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Religious Involvement and Infectious Disease
Abstract & Commentary
By Howell Sasser, PhD. Dr. Sasser is Associate Professor of Epidemiology, New York Medical College, Valhalla, NY; he reports no financial relationship to this field of study.
Synopsis: Gillum and Holt assessed the prevalence of six infections by frequency of attendance at religious services. Although results varied by race/ethnicity and factors related to sexual and drug-use practices, there appeared to be lower prevalence among those attending more often. Although these results are weakened by certain methodological issues, they provide evidence that religious practice plays a role in limiting risky behavior.
Source: Gillum RF, Holt CL. Religious involvement and seroprevalence of six infectious diseases in US adults. South Med J 2010;103:403-408.
A key objective of continuing interest in the study of religion and health is the teasing out of the constituent parts of the construct "religiousness." The observation that those who are more religiously active are also healthier in some respects than those who are not begs the question: What aspect of religion is the "active ingredient?"1 A prime candidate in the context of some disease processes is the inhibitory effect of religion on risky behaviors. This appears particularly relevant where infectious, especially sexually transmitted, diseases are at issue.
Gillum and Holt used a large cross-sectional database to assess the co-prevalence of religious involvement and several infectious agents. They drew their population from the Third National Health and Nutrition Examination Survey (NHANES III), an ongoing health surveillance project of the U.S. Department of Health and Human Services. NHANES III collected data between 1988 and 1994, and used both questionnaires and collection of biological samples to assess the health states of respondents.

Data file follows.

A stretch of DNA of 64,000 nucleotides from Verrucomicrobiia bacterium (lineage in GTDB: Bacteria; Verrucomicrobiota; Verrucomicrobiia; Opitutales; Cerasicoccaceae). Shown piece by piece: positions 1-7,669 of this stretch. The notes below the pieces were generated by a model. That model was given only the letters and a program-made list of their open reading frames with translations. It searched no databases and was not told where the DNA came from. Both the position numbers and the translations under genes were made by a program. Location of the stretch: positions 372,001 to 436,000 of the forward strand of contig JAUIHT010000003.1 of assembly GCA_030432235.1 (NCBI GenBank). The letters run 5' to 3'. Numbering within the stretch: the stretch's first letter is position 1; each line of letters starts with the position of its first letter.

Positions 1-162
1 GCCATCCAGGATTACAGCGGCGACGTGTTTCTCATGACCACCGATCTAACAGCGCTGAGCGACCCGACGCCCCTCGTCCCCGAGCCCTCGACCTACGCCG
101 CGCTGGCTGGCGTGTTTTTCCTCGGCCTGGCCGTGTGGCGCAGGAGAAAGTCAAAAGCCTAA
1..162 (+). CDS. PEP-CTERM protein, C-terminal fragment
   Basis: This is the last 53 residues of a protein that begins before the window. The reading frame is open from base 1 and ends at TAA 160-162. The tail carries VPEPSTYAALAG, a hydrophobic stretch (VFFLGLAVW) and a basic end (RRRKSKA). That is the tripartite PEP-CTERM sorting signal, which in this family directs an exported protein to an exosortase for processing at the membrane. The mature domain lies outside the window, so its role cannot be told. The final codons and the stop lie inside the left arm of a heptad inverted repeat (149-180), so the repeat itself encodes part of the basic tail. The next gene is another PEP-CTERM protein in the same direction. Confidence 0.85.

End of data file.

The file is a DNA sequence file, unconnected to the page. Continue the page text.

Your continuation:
Religious activity was measured with a single question about frequency of attendance at religious services (categorized for analysis as Never, Less than weekly, Weekly, and More than weekly). Serologic data were available for hepatitis A (HAV), hepatitis B (HBV), hepatitis C (HCV), herpes simplex virus type 2 (HSV-2), Toxoplasma gondii, and Helicobacter pylori (for the period 1988-1991 only). Selected potentially confounding factors, including level of education, geographic region, marital status, drug use, number of sexual partners, and overall health, were also used in the analysis.
Of 33,994 NHANES III participants with baseline data, 11,507 met age and data completeness criteria and were included in Gillum and Holt's analysis. In the total population, seroprevalence of HSV-2 and HCV was statistically significantly higher in those who never attended religious services as compared with those who attended with any frequency. Seroprevalence of HBV was higher in never-attenders in the White, Black, and Mexican-American subpopulations. After adjustment for drug use and sexual behavior, the association of religious activity with HSV-2 and HBV became non-significant among the White and Black respondents, though not among the Mexican-Americans. The association with HCV was more robust even after adjustment. No significant association of religious activity with the enteric pathogens was observed.